Downton Abbey actor Jim Carter has hinted that the big-screen adaptation of the hit period TV series will return for a sequel.
Having scooped a mammoth £136m at the worldwide box office this autumn, fans are crying out for the story to continue.
And appearing on Monday’s This Morning, Jim – who plays head butler Charles Carson in the franchise – suggested that this is highly possible.
‘Why wouldn’t we make another?’ Downton Abbey’s Jim Carter has hinted that there WILL be a sequel to the hit movie after it scooped £136m at the box office this autumn
‘I think [the money it made] is a very good reason, it was very popular all over the world. Why wouldn’t we make another?
‘Producers love it, it was a great success. If we could corral the rest of the cast, it would be lovely. What a treat!’
He went on: ‘I think at this time which is so fractured and frazzled, people can switch off and go and watch Downton Abbey and think “I know where I am!”‘
This news backs up claims from The Sun that executives at distributor Focus Features have approached writer Julian Fellowes to begin work on a Downton Abbey 2 in order to make the most out of the film’s success.
They’ll be back? Having scooped a mammoth amount at the worldwide box office, fans are crying out for the story of Downton to continue
There is hope! Appearing on Monday’s This Morning, Jim – who plays head butler Charles Carson in the franchise – suggested that a Downton Abbey 2 is highly possible
An insider said: ‘Downton’s popularity as a film has been phenomenal. It took £60million in America alone and has been a roaring success.
‘Julian and the team are over the moon with how it played out. No one expected it would be this big.
‘The commercial viability of a second film is now a dead cert, so Julian has been told to start putting pen to paper on the follow-up.’
The Downton Abbey movie came four years after the final episode aired on TV and follows a royal visit to the sprawling manor. It is set in the autumn of 1927.
Jim said: ‘I think [the money it made] is a very good reason, it was very popular all over the world. Why wouldn’t we make another?’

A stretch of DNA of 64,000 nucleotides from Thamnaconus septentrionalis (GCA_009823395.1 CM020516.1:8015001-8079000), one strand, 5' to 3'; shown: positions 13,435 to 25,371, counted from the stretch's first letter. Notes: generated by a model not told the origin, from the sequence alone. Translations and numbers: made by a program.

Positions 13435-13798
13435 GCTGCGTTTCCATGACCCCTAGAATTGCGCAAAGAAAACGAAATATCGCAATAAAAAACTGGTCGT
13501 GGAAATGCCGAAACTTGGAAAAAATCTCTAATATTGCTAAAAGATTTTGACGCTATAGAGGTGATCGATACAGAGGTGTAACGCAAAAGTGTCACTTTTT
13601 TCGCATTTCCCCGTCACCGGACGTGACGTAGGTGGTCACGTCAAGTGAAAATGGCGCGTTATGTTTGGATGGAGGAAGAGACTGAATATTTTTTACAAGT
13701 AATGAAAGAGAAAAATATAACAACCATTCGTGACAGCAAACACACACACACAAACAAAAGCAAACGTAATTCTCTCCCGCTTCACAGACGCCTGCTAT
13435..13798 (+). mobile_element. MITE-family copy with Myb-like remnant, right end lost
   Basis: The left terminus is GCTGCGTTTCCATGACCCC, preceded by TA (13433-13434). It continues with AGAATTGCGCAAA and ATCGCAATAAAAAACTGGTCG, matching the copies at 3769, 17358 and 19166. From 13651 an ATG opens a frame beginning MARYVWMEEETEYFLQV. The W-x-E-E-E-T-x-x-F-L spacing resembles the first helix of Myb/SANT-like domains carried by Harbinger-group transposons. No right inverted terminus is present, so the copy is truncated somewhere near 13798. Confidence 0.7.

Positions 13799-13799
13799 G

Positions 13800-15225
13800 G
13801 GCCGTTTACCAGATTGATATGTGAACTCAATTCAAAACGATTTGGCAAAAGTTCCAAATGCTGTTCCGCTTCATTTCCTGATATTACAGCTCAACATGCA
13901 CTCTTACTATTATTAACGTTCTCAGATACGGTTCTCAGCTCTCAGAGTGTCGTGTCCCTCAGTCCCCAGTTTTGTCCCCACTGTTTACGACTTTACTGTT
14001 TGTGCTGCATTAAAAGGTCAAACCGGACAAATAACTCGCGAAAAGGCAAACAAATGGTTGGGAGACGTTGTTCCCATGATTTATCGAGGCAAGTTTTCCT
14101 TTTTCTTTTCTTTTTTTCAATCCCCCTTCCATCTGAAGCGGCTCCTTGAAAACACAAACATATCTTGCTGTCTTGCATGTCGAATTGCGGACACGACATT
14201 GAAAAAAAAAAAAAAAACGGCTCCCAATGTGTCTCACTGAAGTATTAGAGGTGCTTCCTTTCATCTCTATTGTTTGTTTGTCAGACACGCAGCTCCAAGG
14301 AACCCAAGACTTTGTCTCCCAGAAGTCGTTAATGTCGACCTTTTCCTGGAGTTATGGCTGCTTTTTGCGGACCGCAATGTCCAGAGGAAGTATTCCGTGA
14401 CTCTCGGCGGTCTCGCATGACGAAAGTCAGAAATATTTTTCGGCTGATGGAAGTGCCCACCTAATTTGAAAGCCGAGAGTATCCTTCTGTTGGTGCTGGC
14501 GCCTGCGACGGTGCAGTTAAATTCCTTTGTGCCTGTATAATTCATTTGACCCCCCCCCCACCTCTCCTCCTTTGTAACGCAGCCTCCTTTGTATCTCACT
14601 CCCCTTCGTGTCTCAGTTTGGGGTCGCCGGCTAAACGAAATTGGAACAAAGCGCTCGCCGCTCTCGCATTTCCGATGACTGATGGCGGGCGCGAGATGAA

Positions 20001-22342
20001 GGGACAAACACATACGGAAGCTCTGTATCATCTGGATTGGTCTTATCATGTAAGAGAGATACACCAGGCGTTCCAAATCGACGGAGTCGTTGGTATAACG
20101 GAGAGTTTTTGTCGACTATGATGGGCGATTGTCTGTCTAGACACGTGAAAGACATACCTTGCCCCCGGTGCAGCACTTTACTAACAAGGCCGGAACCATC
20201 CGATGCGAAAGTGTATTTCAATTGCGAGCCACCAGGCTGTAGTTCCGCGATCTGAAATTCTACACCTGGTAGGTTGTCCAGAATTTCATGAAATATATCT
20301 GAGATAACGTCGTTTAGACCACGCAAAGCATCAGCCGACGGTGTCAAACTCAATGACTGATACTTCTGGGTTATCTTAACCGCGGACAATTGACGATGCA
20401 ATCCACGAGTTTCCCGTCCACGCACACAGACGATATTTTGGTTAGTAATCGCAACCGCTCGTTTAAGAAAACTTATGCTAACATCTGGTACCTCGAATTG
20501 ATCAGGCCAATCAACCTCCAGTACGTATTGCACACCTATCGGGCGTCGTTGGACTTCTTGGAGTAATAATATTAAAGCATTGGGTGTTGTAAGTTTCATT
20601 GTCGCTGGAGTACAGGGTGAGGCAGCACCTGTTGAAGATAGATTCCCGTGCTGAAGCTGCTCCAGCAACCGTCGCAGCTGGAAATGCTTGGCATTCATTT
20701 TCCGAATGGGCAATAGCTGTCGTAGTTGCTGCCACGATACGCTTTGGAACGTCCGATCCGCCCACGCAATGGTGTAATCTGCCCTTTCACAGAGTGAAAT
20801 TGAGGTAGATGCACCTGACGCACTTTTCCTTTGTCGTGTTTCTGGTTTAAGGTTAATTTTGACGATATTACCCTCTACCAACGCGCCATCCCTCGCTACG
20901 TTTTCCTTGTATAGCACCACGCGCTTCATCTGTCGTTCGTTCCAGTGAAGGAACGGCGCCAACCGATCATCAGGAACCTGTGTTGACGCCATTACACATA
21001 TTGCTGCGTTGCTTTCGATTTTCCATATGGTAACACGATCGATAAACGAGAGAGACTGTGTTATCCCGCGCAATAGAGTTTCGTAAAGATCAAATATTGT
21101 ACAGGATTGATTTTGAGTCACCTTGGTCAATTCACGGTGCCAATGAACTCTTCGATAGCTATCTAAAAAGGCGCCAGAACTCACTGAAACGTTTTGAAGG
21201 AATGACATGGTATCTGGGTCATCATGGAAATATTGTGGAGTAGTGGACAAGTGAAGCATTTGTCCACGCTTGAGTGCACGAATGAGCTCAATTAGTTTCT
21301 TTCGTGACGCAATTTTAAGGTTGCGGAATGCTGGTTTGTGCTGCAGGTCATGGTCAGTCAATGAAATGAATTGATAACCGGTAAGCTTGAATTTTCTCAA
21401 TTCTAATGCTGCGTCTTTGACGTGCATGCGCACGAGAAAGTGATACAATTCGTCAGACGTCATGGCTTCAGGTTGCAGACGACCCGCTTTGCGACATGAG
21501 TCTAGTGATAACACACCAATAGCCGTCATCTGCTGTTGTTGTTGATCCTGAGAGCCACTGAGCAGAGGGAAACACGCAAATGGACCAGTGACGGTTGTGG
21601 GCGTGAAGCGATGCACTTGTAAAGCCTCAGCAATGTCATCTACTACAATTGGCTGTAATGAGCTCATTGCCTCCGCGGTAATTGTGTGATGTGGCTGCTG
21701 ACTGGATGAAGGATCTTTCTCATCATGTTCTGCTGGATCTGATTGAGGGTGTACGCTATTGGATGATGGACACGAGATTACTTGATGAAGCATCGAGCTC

Much of the show’s cast reprised their roles for the film including Hugh Bonneville, Michelle Dockery, Elizabeth McGovern, Allen Leech and Maggie Smith.
King George V and Queen Mary, portrayed by cast newcomers Simon Jones and Geraldine James, grace the Abbey with their company, along with new character Lady Maud Bagshaw, played by Imelda Staunton, who also joins the franchise.
News of a sequel comes after Hugh, who plays Robert Crawley, told The Mirror he was open to the idea of a second film.
Hit: Elizabeth McGovern and Hugh Bonneville both reprised their roles for the film
Success: The film, based on the hit TV series of the same name, had already earned £110million at the global box office in under a month of its release
He said: ‘When we started filming, I thought this is going to be a nice full stop, but there is such an appetite for it, I can see it carrying on. I’d never say never!’
Hugh, 55, added that stepping out on the film set wasn’t that different to making the beloved British TV show, as it just felt like ‘a bigger table.’
And of returning to the characters in a feature-length setting, he said: ‘Here we all were eight years later. As we looked around the room there were grins of “can you believe we’re here again?”‘
Earlier this year, Michelle, 37, couldn’t hide her delight at being able to return to her iconic role as she discussed the film.
Follow-up: According to The Sun, executives at distributor Focus Features have approached writer Julian Fellowes to begin work on a sequel to make the most out of the film’s success
An insider said: ‘Downton’s popularity as a film has been phenomenal. It took £60million in America alone and has been a roaring success’
Speaking to InStyle magazine, she said: ‘Three years, but it felt like no time had passed at all.
‘[I realised] I’d taken some things for granted. Like driving up to that house [the setting for Downton Abbey], it honestly took my breath away.’
The Daily Mail’s Brian Viner gave the adaptation three out of a five stars. He wrote: ‘Could Downton’s creator Julian Fellowes and US director Michael Engler, a TV veteran without much feature-film experience, really make their story properly cinematic?
‘The answer is yes, up to a point. The lavish production values and meticulous period detail transfer splendidly to the big screen.
‘But in essence, this film is nothing more than an entire series in miniature, full of compacted plots and sub-plots, some compelling, some preposterous, some purring with early promise then fizzling out, just like on the telly.’
They added: ‘The commercial viability of a second film is now a dead cert, so Julian has been told to start putting pen to paper on the follow-up’
MailOnline’s Joanna Crawley described the film as being like an ‘extended Christmas episode’ and described Maggie Smith as ‘scene stealing’.
She wrote: ‘The cinematography has been amped up for the cinema audience, with sweeping shots of the grand house coming thick and fast while the the dazzling ariel views of the ballroom dancing really do lend themselves to this new home on the big screen.
‘Other TV to movie transitions aren’t quite as successful. Downton tries its best to live up to its big scene billing with some action-led set pieces, but these hurried plot points are hugely overshone by the cosy familiarity of the script…
‘The finale belongs to Smith and the excellent Michelle Dockery though, who share the film’s, and perhaps the entire Downton story’s, most tender moment.’